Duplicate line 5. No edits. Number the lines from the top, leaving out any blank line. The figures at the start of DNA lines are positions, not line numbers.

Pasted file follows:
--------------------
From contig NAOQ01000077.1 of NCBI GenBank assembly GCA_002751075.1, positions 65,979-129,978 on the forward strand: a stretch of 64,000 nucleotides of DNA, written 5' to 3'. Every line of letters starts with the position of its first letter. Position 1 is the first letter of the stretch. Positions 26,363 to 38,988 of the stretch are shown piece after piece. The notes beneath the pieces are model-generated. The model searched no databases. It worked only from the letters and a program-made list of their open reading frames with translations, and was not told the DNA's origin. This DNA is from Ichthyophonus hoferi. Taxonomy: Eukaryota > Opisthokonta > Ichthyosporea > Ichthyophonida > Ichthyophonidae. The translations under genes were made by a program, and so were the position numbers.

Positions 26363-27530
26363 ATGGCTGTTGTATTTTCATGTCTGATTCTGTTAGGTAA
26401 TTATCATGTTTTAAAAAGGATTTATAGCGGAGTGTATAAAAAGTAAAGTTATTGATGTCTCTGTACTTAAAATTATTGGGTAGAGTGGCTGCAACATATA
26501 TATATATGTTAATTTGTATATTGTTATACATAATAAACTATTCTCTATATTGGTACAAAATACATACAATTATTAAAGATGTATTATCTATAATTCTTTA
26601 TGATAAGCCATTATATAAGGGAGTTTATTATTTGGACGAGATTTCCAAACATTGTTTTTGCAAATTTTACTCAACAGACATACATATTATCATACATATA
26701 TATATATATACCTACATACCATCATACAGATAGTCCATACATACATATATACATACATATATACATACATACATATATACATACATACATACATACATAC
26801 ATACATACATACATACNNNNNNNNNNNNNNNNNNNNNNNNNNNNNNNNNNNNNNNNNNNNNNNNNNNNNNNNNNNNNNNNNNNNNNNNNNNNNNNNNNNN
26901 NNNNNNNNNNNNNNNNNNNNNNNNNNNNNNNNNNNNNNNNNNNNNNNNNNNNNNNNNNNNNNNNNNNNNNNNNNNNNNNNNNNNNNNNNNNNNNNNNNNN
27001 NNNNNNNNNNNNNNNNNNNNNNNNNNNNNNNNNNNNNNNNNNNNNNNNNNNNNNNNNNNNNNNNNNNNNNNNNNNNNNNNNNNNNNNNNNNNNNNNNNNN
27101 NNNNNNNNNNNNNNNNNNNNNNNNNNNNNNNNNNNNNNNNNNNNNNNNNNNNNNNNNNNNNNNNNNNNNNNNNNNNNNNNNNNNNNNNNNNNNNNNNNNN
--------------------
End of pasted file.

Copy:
26501 TATATATGTTAATTTGTATATTGTTATACATAATAAACTATTCTCTATATTGGTACAAAATACATACAATTATTAAAGATGTATTATCTATAATTCTTTA